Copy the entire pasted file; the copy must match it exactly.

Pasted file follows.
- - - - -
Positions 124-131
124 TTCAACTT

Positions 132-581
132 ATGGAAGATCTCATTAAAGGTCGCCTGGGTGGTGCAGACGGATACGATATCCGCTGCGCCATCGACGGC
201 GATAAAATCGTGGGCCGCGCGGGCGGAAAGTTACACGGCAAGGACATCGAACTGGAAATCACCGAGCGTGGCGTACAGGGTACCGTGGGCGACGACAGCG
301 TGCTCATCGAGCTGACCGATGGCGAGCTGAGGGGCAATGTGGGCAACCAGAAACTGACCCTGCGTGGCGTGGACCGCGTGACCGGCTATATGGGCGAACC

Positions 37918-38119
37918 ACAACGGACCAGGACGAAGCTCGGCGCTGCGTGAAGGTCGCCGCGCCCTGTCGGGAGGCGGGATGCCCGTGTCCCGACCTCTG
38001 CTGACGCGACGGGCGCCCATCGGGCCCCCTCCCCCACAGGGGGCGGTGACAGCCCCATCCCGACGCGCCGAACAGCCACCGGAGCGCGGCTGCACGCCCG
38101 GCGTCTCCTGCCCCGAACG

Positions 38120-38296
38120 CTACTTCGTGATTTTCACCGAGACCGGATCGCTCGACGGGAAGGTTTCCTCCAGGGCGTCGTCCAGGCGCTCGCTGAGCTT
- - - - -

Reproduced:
Positions 124-131
124 TTCAACTT

Positions 132-581
132 ATGGAAGATCTCATTAAAGGTCGCCTGGGTGGTGCAGACGGATACGATATCCGCTGCGCCATCGACGGC
201 GATAAAATCGTGGGCCGCGCGGGCGGAAAGTTACACGGCAAGGACATCGAACTGGAAATCACCGAGCGTGGCGTACAGGGTACCGTGGGCGACGACAGCG
301 TGCTCATCGAGCTGACCGATGGCGAGCTGAGGGGCAATGTGGGCAACCAGAAACTGACCCTGCGTGGCGTGGACCGCGTGACCGGCTATATGGGCGAACC

Positions 37918-38119
37918 ACAACGGACCAGGACGAAGCTCGGCGCTGCGTGAAGGTCGCCGCGCCCTGTCGGGAGGCGGGATGCCCGTGTCCCGACCTCTG
38001 CTGACGCGACGGGCGCCCATCGGGCCCCCTCCCCCACAGGGGGCGGTGACAGCCCCATCCCGACGCGCCGAACAGCCACCGGAGCGCGGCTGCACGCCCG
38101 GCGTCTCCTGCCCCGAACG

Positions 38120-38296
38120 CTACTTCGTGATTTTCACCGAGACCGGATCGCTCGACGGGAAGGTTTCCTCCAGGGCGTCGTCCAGGCGCTCGCTGAGCTT